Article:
Medical alterations

The Black Sleep

While Basil Rathbone, Herbert Rudley & Akim Tamiroff pull their weight in this talky 1956 monster mash, it’s incomprehensible that Lon Chaney, John Carradine, Bela Lugosi & Tor Johnson have all been consigned to shuffling mutely in the corners. 5/10

Top 25 Non-English SF Films Pre-1950

Much of the heritage in SF movies comes from non-English language films from the first half of the 20th century, many of which are largely unknown to an English-speaking audience today. Here we list the 25 greatest non-English language science fiction movies made prior to 1950. How many have you seen?

Indestructible Man

A 1956 cult classic, this gangster-monster mashup with Lon Chaney Jr. as a super-charged avenger suffers from the cutting of most of Chaney’s lines, and with them key scenes. Decent performances & good location shooting make it worth a watch. 3/10

Stolen Face

A plastic surgeon believes that by giving a scarred female criminal a pretty new face, he can reform her. The twist in this 1952 Hammer entry by Terence Fisher is that the surgeon gives the criminal the face of the woman he loves, and marries her. 5/10

Una movida chueca

A well-meaning goofball is injected with a serum that allows him to see future events. Suddenly there is no end of people wanting to take advantage of the kind-hearted tramp. This Mexican 1956 effort is a minor film for comedian Clavillazo. 4/10

Tarantula

A scientist trying to end hunger creates a giant spider that runs amok in a small desert community. This 1955 classic is not director Jack Arnold’s best work, but even so, it’s one of the best giant critter movies of the 50’s. 6/10

El monstruo resucitado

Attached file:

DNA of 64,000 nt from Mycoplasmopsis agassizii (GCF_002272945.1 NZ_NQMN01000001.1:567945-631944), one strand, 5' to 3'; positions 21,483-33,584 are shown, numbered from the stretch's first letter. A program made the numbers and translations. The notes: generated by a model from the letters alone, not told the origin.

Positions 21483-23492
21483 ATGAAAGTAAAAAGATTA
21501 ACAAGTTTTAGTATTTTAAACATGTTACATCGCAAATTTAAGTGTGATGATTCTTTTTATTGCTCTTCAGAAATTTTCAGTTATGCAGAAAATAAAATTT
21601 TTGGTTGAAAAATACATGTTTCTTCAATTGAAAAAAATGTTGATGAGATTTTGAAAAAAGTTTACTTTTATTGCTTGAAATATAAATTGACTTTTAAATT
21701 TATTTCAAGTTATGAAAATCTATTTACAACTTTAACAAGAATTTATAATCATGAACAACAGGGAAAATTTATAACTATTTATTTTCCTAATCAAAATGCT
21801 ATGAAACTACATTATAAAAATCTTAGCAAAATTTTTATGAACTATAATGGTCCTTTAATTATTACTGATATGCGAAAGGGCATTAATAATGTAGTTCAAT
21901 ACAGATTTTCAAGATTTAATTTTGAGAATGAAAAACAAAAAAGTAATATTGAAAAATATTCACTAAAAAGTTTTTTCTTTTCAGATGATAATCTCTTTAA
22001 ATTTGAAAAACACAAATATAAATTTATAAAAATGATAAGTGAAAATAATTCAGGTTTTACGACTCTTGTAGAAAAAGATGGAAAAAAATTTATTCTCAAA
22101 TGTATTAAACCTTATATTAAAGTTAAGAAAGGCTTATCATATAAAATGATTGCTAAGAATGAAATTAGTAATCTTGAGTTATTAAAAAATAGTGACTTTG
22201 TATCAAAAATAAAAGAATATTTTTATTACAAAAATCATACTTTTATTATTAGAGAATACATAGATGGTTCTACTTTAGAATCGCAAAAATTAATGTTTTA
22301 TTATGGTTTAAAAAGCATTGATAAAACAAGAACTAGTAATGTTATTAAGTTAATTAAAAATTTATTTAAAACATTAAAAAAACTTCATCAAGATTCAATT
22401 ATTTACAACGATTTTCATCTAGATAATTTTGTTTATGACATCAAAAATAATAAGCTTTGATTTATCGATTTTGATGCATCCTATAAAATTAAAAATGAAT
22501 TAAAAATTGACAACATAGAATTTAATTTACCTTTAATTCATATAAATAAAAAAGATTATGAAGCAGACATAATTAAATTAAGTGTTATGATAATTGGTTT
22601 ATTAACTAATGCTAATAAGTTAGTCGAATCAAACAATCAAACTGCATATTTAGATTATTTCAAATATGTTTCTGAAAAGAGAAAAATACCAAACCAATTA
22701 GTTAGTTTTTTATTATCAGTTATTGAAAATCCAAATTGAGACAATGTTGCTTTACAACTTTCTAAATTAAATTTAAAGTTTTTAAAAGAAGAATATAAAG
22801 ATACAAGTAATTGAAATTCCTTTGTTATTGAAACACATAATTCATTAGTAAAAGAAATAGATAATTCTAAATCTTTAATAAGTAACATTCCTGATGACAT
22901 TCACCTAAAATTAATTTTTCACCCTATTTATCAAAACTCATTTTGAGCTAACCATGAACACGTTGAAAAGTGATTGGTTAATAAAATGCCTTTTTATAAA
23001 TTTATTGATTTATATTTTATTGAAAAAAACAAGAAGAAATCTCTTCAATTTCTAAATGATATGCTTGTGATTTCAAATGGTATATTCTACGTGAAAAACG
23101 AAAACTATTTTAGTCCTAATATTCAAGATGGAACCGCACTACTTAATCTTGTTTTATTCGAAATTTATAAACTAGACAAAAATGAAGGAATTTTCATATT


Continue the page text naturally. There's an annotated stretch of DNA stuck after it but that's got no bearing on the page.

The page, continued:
As enthusiastic as it is bewildering, this operatic Mexican 1953 medical horror film is a clunky passion project. Throwing in everything but the kitchen sink, it’s a mix between The Phantom of the Opera, Frankenstein and Mystery of the Wax Museum. 6/10

Mesa of Lost Women

A contender for the worst movie ever, this 1953 patch-job is a mind-boggling series of failures. Built upon existing footage from an unreleased picture, this one includes spider women, mad scientists and evil dwarfs, and still manages to be deadly dull. 0/10

Monkey Business

Cary Grant, Ginger Rogers and Marilyn Monroe shine in this nutty 1952 screwball comedy where a nutty professor’s chimp invents a rejuvenation serum, with hilarious results. Howard Hawks’ direction overcomes the thin script. 7/10

The Son of Dr. Jekyll

Edward Jekyll tries to clear his family name by recreating his father’s experiments, but a scandal-hungry society, his friends and even his own sanity seems to conspire against him. A laudable, but meandering 1951 low-budget effort from the pen of Jack Pollexfen. 4/10

Tales of Tomorrow

The first SF anthology TV show aired live in the US from 1951 to 1953. With material by some of the greatest SF authors of all time, its adult-oriented, intelligent scripts are often unsettling to watch even today. The cast boasts Leslie Nielsen, Rod Steiger, Paul Newman, Eva Gabor, James Dean, Joanne Woodward and many more. 6/10